Deep time climate variability

Research area 6

To appreciate the full range of Earth's climate variability it is necessary to look far back into geologic time where we find intervals when the world has been much warmer and colder than today. Our mission is to reconstruct and interpret past climate variations on long timescales by comparing computer simulations and data from natural archives such as rocks, sediments and fossils. This helps us place limits on natural climate variability and better understand the Earth system.
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Uplifted sedimentary stata of the early Permian Gipshuken Formation in Billefjorden, western Spitsbergen. Image credit: Love Dalén.

To understand the full range of climate variability on Earth it is necessary to look far back into geologic time where external forcings at tectonic (slow acting over millions of years) and orbital (rhythmic fluctuations over thousands of years) have left imprints of environmental change in a variety of Earth materials. By reconstructing ancient climates using these ‘natural archives’ and running computer models, it is possible to gain insight into the workings of the climate system, which may help us place limits on natural climate variability and anticipate possible future climate change.

RA6 is a meeting place for Bolin Centre scientists interested in climate variability over  such long timescales, with a focus on the pre-Quaternary. The main activities are reconstruction and numerical modeling of:
• the long-term evolution of climate parameters, including, oceans, atmosphere, ice-sheets, biota, weathering and carbon cycling, as far back as the Neoproterozoic (ca. 1000–540 million years ago), and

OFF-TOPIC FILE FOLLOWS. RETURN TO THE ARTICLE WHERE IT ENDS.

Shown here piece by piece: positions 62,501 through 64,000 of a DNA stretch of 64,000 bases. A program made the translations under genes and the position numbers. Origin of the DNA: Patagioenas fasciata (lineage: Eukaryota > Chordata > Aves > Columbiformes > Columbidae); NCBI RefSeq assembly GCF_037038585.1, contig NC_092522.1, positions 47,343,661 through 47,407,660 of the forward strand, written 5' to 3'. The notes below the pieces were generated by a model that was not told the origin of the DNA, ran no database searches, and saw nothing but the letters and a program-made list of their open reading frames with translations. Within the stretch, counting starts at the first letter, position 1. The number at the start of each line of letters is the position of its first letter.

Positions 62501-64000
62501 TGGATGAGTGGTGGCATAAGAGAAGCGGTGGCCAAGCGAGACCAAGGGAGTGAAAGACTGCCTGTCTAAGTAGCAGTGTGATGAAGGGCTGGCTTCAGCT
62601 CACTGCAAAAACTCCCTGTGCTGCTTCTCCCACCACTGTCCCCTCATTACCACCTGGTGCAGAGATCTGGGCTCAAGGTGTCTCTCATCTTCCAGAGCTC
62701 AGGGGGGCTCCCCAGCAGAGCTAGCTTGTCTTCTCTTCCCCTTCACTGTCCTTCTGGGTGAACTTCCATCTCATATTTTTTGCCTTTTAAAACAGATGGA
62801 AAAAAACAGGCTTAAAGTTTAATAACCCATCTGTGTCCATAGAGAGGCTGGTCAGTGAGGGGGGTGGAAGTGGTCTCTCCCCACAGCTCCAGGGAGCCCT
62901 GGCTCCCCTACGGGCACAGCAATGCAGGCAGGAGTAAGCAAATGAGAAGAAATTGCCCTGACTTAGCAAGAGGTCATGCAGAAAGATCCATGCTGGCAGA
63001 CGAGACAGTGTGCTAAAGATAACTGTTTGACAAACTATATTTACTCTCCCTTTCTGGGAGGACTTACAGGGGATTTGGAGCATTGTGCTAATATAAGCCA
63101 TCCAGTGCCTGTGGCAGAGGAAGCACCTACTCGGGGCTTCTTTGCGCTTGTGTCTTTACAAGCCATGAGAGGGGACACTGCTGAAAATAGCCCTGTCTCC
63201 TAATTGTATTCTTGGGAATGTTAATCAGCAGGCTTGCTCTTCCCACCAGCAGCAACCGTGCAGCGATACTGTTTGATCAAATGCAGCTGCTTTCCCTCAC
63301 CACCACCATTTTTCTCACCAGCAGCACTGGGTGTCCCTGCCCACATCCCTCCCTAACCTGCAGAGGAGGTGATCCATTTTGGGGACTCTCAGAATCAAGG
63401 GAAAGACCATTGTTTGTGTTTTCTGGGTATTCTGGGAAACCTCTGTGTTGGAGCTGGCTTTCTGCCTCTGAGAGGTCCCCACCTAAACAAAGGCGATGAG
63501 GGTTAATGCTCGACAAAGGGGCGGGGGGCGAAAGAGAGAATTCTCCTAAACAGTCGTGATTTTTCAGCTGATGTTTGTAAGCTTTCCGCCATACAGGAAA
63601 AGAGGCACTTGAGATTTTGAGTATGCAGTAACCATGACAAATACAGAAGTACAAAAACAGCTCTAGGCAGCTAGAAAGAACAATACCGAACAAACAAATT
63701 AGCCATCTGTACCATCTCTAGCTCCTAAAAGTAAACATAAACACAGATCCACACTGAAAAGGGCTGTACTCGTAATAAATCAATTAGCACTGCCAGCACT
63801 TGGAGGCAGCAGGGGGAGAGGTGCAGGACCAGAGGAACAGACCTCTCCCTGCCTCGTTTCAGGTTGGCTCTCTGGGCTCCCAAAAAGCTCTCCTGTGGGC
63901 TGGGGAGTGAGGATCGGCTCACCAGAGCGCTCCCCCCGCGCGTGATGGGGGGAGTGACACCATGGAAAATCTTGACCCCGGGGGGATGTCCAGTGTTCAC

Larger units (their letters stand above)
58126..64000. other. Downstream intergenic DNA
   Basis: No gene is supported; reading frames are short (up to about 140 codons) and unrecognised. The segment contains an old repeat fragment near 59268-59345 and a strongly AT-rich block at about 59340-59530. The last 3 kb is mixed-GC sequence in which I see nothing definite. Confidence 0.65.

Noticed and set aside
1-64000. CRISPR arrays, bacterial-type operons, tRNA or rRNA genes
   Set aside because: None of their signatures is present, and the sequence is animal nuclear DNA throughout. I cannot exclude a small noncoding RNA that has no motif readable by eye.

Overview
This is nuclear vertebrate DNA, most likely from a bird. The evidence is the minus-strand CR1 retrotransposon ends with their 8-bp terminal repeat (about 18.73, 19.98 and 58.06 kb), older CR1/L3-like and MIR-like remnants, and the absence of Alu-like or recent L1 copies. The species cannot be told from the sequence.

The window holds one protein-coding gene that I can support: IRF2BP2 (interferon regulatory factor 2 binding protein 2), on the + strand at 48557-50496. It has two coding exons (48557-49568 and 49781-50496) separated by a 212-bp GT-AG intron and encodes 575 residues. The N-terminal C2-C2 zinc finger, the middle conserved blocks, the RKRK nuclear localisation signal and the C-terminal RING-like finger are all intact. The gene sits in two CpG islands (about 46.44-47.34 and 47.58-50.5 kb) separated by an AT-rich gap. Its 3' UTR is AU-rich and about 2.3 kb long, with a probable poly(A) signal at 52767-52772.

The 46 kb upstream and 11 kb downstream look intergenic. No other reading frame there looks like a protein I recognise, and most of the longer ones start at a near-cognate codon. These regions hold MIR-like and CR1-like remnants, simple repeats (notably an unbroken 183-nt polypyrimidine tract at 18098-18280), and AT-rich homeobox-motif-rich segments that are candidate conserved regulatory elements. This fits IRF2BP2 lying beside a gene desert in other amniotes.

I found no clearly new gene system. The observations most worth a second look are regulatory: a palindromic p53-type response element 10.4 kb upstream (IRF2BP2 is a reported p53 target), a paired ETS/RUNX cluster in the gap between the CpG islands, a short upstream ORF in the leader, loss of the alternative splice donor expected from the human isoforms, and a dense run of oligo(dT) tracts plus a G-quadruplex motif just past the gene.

• shorter lived ‘events’ and ‘perturbations’ including warmings, coolings and extinctions with an emphasis on climate forces and feedbacks on millennial to hundreds of thousands of year time scales.

Participants in RA6 represent a wide spectrum of field, laboratory and computer-based disciplines, ranging from sedimentology, micropaleontology, palynology, paleobotany, geomorphology, geochronolgy, geochemistry, paleoceanography, marine geophysics and metamorphic petrology to theory and large-scale modeling of ocean and atmosphere circulation, and ice sheet dynamics.

Using the Bolin Centre platform we aim to integrate RA6's combined observational and theoretical expertise to enhance understanding of:
• glacial-interglacial ocean circulation regimes, sea ice history, subsea permafrost, and marine archives,
• timing, forcing, magnitude, frequency and feedback mechanisms of glaciation, deglaciation and the prominent late Cenozoic coolings,
• the carbon cycle and its interaction with atmospheric circulation,
• long-term peatland and permafrost dynamics and methane release
• climate/biosphere interaction and paleoecology
• Mesozoic and Cenozoic greenhouse to icehouse climate switching.


Research Area 6 Co-Leader
Helen Coxall
Senior Lecturer in Cenozoic

Department of Geological Sciences (IGV)
Stockholm University
106 91 Stockholm

Tel. +46 8 674 78 58

Helen Coxall, Bolin Centre for Climate Research, photo: Eva Dalin

Research Area 6 Co-Leader
Margret Steinthorsdottir
Post-doctoral Researcher

Swedish Museum of Natural History
affiliated with
Department of Geological Sciences (IGV)
Stockholm University
106 91 Stockholm

Tel. +46 8 16 47 24

Margret Steinthorsdottir, Bolin Centre, Photo: Eva Dalin
• Complete list over our members
Bolin Centre for Climate Research
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